Two horticultural missions to be merged into one

In a bid to bring synergies between various programmes aiming at increasing production of horticultural crops, the government has decided to merge two centrally sponsored schemes — Horticulture Mission for North East and Himalayan States (HMNEH) & National Bamboo Mission (NBM) with the on going National Horticultural Mission (NHM). 

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Both schemes currently run by the agriculture ministry will be merged with NHM, effective 12th Five Year (2012-2017) Plan period. The government had allocated more than R2,500 crore in the last fiscal under NHM, NBM and HMNEH. This fiscal, NHM has an allocation of R1,500 crore.

Mainly attributed to NHM launched in 2005, the production of horticultural crops (mostly fruits and vegetables) had increased from 145 million tonnes in 2001-2002 to 247 million tonnes in the last fiscal. The area under horticulture crops has increased from 16.6 million hectare in 2001- 2002 to 22.25 mh during 2011-12. 

ith the exception of Jammu & Kashmir, Himachal Pradesh and Uttarakhand and eight north-eastern states, NHM covered rest of the country. The mission’s focus was to boost horticulture production through cluster approach.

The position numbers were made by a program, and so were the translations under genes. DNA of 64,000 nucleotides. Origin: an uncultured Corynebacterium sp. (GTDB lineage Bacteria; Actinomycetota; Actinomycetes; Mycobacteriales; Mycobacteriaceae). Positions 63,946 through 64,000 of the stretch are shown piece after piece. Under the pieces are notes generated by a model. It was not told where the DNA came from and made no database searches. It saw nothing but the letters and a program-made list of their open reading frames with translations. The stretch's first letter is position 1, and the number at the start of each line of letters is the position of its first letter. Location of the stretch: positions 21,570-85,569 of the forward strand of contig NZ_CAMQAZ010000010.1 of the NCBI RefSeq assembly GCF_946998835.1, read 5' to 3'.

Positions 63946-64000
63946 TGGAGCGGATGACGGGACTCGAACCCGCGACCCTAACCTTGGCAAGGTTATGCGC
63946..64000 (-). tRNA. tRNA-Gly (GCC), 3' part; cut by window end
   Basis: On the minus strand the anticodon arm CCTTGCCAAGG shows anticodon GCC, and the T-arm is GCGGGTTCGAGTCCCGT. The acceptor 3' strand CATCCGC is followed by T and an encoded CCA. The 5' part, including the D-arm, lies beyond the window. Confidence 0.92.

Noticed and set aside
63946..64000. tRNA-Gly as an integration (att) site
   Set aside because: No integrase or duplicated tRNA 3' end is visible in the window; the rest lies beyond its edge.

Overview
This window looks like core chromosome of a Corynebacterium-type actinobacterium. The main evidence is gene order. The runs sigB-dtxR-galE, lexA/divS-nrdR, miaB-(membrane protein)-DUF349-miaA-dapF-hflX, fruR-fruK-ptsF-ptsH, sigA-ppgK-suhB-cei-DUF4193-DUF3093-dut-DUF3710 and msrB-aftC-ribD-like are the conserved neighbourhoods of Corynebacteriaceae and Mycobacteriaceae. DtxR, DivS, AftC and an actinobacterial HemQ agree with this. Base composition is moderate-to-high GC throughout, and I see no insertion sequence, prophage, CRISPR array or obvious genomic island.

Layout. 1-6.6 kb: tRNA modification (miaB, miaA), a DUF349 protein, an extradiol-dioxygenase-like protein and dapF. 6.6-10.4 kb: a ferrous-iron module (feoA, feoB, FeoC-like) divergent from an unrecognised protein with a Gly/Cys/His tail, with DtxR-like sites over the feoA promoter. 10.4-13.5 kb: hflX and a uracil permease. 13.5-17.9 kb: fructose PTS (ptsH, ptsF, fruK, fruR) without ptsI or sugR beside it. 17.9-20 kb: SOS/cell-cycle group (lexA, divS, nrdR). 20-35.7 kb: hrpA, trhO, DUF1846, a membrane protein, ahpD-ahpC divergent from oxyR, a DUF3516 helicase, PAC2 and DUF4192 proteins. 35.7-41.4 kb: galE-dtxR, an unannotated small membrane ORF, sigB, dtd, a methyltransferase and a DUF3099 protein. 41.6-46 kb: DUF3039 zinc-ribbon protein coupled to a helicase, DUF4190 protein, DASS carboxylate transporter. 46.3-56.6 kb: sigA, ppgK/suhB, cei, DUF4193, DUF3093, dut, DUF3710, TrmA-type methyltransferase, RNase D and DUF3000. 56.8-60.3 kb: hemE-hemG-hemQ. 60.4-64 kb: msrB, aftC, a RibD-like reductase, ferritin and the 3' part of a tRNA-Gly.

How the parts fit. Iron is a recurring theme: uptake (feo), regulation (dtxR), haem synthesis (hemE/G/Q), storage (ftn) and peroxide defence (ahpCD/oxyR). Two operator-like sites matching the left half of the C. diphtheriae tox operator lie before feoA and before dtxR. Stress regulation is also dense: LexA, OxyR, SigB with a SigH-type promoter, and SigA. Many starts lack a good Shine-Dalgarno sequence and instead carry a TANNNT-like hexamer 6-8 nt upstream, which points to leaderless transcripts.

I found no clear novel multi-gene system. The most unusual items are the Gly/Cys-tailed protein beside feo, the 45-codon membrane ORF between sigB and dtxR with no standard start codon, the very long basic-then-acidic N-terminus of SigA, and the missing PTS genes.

For improving livelihood opportunities and to bring prosperity to the North Eastern region including Sikkim, the government launched a Technology Mission For North East for integrated development of horticulture in 2001-02. Considering the potential of horticulture for socio-economic development of Jammu & Kashmir, Himachal Pradesh and Uttarakhand, Technology Mission was extended to these States from 2003-04. 

“The aim of both the schemes – NHM and HMNEH was similar. Thus we have merged them for achieving operational efficiency,” Chopra noted. The aim of NBM was to increase area under bamboo cultivation to 1.78 lakh hectare during 10th and 11th five year plan. Under the NHM, 85% of the share is contributed by the central government and rest by the states. 

Related Topics  Farmers Welfare Schemes 

Only by 11th Plan did government funding for the horticultural sector got a boost. “Prior to that, the entire focus was on rice, wheat, sugarcane, cotton and tobacco probably because horticultural crops were not mainstream in Indian lifestyle and diet,”. Since then, purchasing power has improved and the Indian middle class has grown, which perhaps explains the sudden spurts we have seen in the prices of onions, tomatoes and potatoes.

Agriculture ministry said the horticulture would get further boost if 240 million acre of cultivable wasteland is brought under orchard crops without curtailing the area under food crops

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Raja Raja Cholan
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